19. Stunning dining room Laurel! It is so beautiful. I love all these shades of green and can’t wait for your whole palette . Green is my favorite color too. Next to your great post on Farrow and Ball color equivalents, this is one of my favorite posts of yours. Congratulations on all your well-deserved success. You will appreciate Italy because you are an artist. Soak in the special quality of light there and you will be inspired.

    1. Thank you so much Maggie. It’s a little ironic but I have a special needs child. (no worries, he does not read my blog!) Actually, he’s a young man now. But there’s an Erma Bombeck piece about how she compares having a special needs child to planning a wonderful trip to Italy (where everyone ELSE is going) but somehow, you end up in Holland. It’s not a bad place, but just different—very different. Well, I haven’t been to Holland either. I think we ended up in Botswana–on the edge of the Kalahari Desert! lol

      I’m grateful that I’m finally in a position to be able to live out some of my dreams; not as I had imagined, but maybe that’s how life is…

  20. Your dining room is breathtakingly gorgeous, and I love the paintings and all the greens. I was just about ready to repaint my living room and dining room (all by myself) with the Benjamin Moore version of Farrow & Ball’s Arsenic, a green which looks similar to Green Thumb. But now I think I’m going to have to give your Green Thumb a try.

    1. Hi Nancy,

      Green thumb is a vibrant color and I recommend it but please make a big sample first and move it around taping it flat against the wall to see the true color.

      There is no exact replication of F&B Arsenic, but it has a lot more blue than Green Thumb. I like GT better. But Arsenic is cool, just harder to work with and needs a lot of black and white accents (not necessarily together) to make it work.

  21. This has been my favorite post, beautiful art and color. I love when you feature the color from within the art and show us in a room, just beautiful I look forward to Sunday’s and your blog

    1. Hi Susan,
      Along about Wednesday I begin to think… Okay, what am I going to write about this week? Often, I begin a post and go… nope, not this one.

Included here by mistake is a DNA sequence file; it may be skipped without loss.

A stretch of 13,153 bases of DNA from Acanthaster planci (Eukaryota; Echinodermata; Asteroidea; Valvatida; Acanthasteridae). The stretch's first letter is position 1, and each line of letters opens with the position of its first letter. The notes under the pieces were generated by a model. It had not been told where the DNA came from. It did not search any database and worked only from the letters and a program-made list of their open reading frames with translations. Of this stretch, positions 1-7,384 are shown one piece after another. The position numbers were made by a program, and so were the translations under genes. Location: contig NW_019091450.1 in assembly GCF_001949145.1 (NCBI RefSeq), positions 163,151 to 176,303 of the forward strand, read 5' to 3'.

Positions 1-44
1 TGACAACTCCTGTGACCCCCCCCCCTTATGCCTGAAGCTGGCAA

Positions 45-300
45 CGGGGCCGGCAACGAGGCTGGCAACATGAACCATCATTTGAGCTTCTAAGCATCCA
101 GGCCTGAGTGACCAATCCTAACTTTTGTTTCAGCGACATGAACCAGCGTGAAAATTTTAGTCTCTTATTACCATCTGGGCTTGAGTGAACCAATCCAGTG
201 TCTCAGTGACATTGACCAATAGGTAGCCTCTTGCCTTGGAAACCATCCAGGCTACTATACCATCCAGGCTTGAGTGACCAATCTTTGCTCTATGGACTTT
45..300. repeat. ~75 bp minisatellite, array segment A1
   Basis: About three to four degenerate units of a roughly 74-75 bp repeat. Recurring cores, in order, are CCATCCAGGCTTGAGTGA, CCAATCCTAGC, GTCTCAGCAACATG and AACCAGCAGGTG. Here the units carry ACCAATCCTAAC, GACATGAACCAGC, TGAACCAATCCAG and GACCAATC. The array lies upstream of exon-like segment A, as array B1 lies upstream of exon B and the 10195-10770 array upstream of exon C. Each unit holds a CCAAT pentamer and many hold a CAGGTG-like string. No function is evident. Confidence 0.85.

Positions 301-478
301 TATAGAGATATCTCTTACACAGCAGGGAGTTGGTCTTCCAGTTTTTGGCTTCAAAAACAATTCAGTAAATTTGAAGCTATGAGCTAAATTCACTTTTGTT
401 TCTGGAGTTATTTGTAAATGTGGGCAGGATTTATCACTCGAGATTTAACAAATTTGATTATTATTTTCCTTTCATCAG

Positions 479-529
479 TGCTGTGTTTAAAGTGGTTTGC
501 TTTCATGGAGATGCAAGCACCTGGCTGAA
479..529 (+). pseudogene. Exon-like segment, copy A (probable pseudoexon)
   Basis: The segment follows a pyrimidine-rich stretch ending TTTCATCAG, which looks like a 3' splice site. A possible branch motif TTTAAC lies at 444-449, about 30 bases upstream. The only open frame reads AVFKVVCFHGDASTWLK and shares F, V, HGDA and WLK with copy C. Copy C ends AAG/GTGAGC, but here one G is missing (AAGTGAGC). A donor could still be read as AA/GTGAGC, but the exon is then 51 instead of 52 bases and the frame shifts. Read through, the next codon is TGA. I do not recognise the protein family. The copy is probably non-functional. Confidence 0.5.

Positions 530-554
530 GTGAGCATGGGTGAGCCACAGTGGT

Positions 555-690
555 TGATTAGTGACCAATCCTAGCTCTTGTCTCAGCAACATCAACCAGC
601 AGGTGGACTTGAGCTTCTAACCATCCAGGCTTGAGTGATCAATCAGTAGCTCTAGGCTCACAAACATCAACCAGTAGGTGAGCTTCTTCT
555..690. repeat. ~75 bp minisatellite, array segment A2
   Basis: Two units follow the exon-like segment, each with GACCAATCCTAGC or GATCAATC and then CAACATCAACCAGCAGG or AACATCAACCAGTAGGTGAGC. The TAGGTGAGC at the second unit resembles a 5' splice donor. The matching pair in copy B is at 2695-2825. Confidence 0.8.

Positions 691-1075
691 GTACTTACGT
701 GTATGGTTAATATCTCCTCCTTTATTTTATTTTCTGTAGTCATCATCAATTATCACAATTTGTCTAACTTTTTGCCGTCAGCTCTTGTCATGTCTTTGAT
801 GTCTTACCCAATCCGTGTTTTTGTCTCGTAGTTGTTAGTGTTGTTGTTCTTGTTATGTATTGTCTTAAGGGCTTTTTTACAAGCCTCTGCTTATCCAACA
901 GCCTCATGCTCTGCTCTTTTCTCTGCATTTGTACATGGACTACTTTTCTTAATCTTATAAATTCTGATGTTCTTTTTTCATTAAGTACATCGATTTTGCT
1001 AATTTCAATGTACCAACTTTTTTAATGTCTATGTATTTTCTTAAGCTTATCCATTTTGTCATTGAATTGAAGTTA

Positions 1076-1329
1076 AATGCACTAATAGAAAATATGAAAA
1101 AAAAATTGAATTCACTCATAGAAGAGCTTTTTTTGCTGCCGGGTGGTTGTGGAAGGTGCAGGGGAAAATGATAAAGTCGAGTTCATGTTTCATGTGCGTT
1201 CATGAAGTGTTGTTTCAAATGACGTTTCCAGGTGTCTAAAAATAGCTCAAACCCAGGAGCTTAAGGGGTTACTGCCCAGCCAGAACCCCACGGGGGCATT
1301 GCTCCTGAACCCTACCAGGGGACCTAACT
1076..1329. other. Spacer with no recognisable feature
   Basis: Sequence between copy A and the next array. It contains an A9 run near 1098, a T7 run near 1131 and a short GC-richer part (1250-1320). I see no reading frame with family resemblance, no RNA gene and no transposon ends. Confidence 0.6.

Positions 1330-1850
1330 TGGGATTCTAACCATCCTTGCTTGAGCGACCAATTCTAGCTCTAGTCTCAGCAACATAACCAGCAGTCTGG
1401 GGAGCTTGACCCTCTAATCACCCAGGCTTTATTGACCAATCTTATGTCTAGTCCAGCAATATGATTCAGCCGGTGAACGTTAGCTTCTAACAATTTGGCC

Then, I had the idea for this one and picked out 12 colors. I started looking for images of the rooms. Tough going. The room doesn’t have to be painted the color but it needs to look like the color and it needs to be a high-quality image and in the right style–within a fairly narrow range. The art was actually not very difficult because great artists understand color and what looks good together.

      So, it ended up taking longer than anticipated which is often the case, but have to say that I love the way it turned out.

  22. Oh my, so beautiful!! this post is a feast for the eyes.
    Your dining room is amazing-I’d be on cloud nine stepping there.It is so..happy. No wonder it won the award.
    Congratulations on everything! I wish you a very happy trip to High Point-and then, of course, to Italy! I love Mediterranean, it’s my favorite place on Earth..you’ll enjoy tremendously. Hooray, Laurel!

    1. Hi Jenny,

      Thank you so much!
      It’s a lot easier when you have a ten foot coffered ceiling and the most gorgeous windows and doors that god ever created, Ionic columns and wainscoting. Already done. Yes, we had to do a BIG number on the fireplace. I have it in a couple posts here, the before with the black and white checkerboard tile. And everything else is new except for the chandelier (which I think is so pretty and love that it’s not this ginormous hulking thing) and the stuff over the fireplace mantel. All of the other vases and jars are new. I had a lot of fun with that. And the cabinet is something I had made from my drawing which is always very gratifying especially when they got it exactly right!

  23. I literally just finished painting my master bedroom two hours ago. Wish I would have seen this earlier the violet pearl is such a refreshing take on the grey craze that’s been going on for awhile. Now I know what accent colors I will use in my new room. Always so inspiring to receive your blog post. Wonderful ideas. I should be sleeping but I’m dreaming up some design ideas based on all of your great color ideas. Thank you again for awesome information.

    1. Thanks for stopping by and the lovely comment. Don’t forget and this is a big thing, but if you just painted your room, it means that you have a painted empty room. Think about how gross one of Miles’ Redd’s rooms must look painted neon green. lol And then… he works his magic with exquisite furnishings, art, lighting, accessories and that neon backdrop becomes the most brilliant thing ever. All you’ve done is gessoed your canvas. It’s the rest that will bring it to life.

    1. Hi V,

      Actually, it just looks like that! The colors I’ve selected are already pretty much set in stone. I made all 144 labels like the 18 that you see here, last week. Yes, my eyes have turned into squares. ;]

      The art and the rooms came after I had selected most of the colors for this palette. Maybe only 4 or 5 changed, but they were all taken from the 144 colors. It’s a good test to see if they work. There’s a fair amount of variety and one or two vavoom colors. Just for fun. Glad you like it!

  24. I’m so doing violet Pearl in my friends bedroom!!!! I can’t wait to let her know,:)
    That sash is to melt on the floor in tears it’s beautiful!!! Thanks for the blog!!

      1. didnt mean to repost, reading the Cote de Taxas blog and between the two of you I’m sleeper deprived!!!😳

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Hi, I’m Laurel, and Laurel Home is the website and blog for Laurel Bern Interiors.
I’ve been creating new-traditional interiors since 1988. The blog is where I share all.